“Jehovah is protecting the foreign residents.”
1, 2. (a) What challenges do some of our brothers and sisters have? (b) What questions arise?
“WHEN the civil war started in Burundi, our family was at an assembly,” says a brother named Lije. “We could see people running, shooting. My parents and 11 of us siblings fled for our lives with only the clothes on our backs. Some of my family finally made it to a refugee camp in Malawi, a journey of over 1,600 kilometers (1,000 miles). The rest of us were scattered.”
2 Around the world, there are more than 65 million refugees who have been forced to leave their homes because of war or persecution. This is the highest number of refugees ever recorded. * (See footnote.) Thousands of these refugees are Jehovah’s Witnesses. Many have lost loved ones and almost everything they own. What other challenges have they had? How can we help our brothers and sisters serve Jehovah and keep their joy when they suffer such trials? (Psalm 100:2) And what is the best way to preach to refugees who do not yet know Jehovah?
THE LIFE OF A REFUGEE
3. How did Jesus and many of his disciples become refugees?
3 Jesus and his parents became refugees in Egypt after Jehovah’s angel warned Joseph that King Herod wanted to kill Jesus. They stayed there until Herod died. (Matthew 2:13, 14, 19-21) Many years later, Jesus’ disciples “were scattered throughout the regions of Judea and Samaria” because of persecution. (Acts 8:1) Jesus knew that many of his followers would be forced to leave their homes. He said: “When they persecute you in one city, flee to another.” (Matthew 10:23) Fleeing home for any reason is never easy.
4, 5. What are some of the dangers when refugees (a) are fleeing? (b) are living in a camp?
4 When refugees are fleeing from their home or are living in a refugee camp, they face various dangers. “We walked for weeks, passing hundreds of dead bodies,” says Gad, Lije’s younger brother. “I was 12 years old. My feet were so swollen that I told my family to go on without me. My father
5 Most of Lije’s family spent many years in United Nations refugee camps. But there were dangers there too. Lije, who is now a circuit overseer, explains: “Most people had no work. They gossiped, drank, gambled, stole, and were immoral.” To protect themselves from the bad influences, the Witnesses needed to stay busy in the congregation. (Hebrews 6:11, 12; 10:24, 25) They used their time wisely so that they could stay strong in the truth, and many began pioneering. They reminded themselves that eventually their time in the refugee camp would end, just as Israel’s time in the wilderness ended. This helped them keep a positive attitude.
SHOW LOVE TO REFUGEES
6, 7. (a) How does “the love of God” motivate us to treat our brothers? (b) Give an example.
6 “The love of God” motivates us to show love to our brothers, especially when they experience difficulties. (Read 1 John 3:17, 18.) For example, when the early Christians in Judea needed food because of a famine, the congregation organized help for them. (Acts 11:28, 29) The apostles Paul and Peter also encouraged Christians to be hospitable to one another. (Romans 12:13; 1 Peter 4:9) Since Christians are encouraged to show kindness to brothers who are visiting from other places, we should certainly show kindness to our brothers who are in danger or who have been persecuted for their faith! * (See footnote.)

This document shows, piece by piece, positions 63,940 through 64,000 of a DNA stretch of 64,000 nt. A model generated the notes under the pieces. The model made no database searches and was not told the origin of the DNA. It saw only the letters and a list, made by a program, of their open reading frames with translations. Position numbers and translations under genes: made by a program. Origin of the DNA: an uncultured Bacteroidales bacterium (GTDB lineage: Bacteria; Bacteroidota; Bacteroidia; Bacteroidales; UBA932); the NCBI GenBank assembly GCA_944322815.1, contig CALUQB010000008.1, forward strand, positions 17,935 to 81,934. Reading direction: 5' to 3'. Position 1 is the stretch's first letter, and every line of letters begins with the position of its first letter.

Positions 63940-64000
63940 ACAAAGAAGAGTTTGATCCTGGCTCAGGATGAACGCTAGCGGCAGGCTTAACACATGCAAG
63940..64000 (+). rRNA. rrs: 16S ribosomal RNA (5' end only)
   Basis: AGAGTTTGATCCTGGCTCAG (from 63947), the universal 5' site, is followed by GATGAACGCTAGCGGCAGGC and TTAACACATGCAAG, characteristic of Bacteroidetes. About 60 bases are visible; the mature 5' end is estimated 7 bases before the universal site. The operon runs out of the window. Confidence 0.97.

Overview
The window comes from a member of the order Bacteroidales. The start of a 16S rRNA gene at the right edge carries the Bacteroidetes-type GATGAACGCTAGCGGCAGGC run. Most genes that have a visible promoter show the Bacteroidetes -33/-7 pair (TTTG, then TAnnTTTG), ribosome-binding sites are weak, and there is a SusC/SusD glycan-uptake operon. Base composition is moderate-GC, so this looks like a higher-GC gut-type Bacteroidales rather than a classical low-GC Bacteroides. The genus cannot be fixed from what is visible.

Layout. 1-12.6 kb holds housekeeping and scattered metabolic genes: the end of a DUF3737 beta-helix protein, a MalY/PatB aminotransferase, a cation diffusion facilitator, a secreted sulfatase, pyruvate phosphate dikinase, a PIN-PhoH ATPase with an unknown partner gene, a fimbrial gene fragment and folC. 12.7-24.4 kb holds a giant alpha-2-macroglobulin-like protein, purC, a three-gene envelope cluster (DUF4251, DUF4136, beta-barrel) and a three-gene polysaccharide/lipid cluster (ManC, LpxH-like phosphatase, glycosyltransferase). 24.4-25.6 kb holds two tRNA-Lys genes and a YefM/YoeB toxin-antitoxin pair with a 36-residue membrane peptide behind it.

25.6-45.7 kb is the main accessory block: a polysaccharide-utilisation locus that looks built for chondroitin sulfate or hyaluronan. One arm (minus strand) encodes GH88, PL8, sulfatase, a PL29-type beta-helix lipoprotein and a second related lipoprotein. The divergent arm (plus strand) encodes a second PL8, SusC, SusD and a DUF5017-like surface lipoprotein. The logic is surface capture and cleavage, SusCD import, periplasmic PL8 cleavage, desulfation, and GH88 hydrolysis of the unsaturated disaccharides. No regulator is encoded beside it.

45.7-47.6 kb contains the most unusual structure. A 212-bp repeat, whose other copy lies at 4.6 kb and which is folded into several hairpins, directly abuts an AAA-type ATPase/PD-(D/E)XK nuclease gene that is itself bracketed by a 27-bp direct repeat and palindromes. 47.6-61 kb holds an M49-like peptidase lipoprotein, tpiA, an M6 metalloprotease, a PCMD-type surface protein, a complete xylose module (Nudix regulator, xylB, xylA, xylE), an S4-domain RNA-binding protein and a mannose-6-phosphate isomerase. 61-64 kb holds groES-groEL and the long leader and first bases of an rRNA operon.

7 Recently, thousands of Jehovah’s Witnesses were forced to leave their homes because of war and persecution in eastern Ukraine. Sadly, some of them were killed. But most of the fleeing brothers were welcomed into the homes of brothers and sisters in other parts of Ukraine and in Russia. In both countries, the brothers remained neutral, “no part of the world,” and continued zealously preaching “the good news of the word.”
HELP REFUGEES TO STRENGTHEN THEIR FAITH
8, 9. (a) What challenges may refugees have in a new country? (b) Why do they need our patient help?
8 Some refugees are forced to live in another part of their own country. However, many others must go to a new country that is not familiar. It is true that governments may give refugees some food and clothing and a place to live, but there are still challenges. For example, the food may be very different from what they are used to. Some refugees who come from warm countries may not know how to dress for cold weather. Others may have to learn how to use modern appliances for the first time.
9 Some governments have programs to help refugees adjust to life in a new country. But often the refugees are expected to care for themselves after a few months. This can be very difficult. Imagine the things they are expected to learn all at once: a new language, new customs, and new laws about such things as paying bills and taxes, school attendance, and even child discipline! Can you patiently and respectfully help our brothers and sisters who have challenges like these?
10. How can we strengthen the faith of refugees when they arrive? (See opening picture.)
10 Sometimes authorities make it difficult for our brothers who are refugees to contact the local congregation. Some government organizations threaten to stop helping our brothers. They may say that they will not allow them to live in the country if they refuse to accept a job that prevents them from attending meetings. Because they are afraid and feel helpless, some have taken those jobs. So it is urgent to meet our refugee brothers as soon as possible after they arrive. They need to see that we care about them. Such concern and practical help can strengthen their faith.
GIVE REFUGEES PRACTICAL HELP
11. (a) What do refugees need at first? (b) How can refugees show gratitude?
11 At first, we may need to give our brothers food, clothing, or other basic things. * (See footnote.) Even small gifts, such as a necktie for a brother, can mean a lot. Of course, refugees would not want to be demanding but would want to show that they are grateful for what others do. This will result in happiness for the brothers who are giving. Yet, it is important that refugees eventually try to care for their own needs. Doing this will help them to keep their self-respect and to have a good relationship with their brothers. (2 Thessalonians 3:7-10) Still, refugees do need our practical help.
12, 13. (a) How can we offer refugees practical help? (b) Give an example.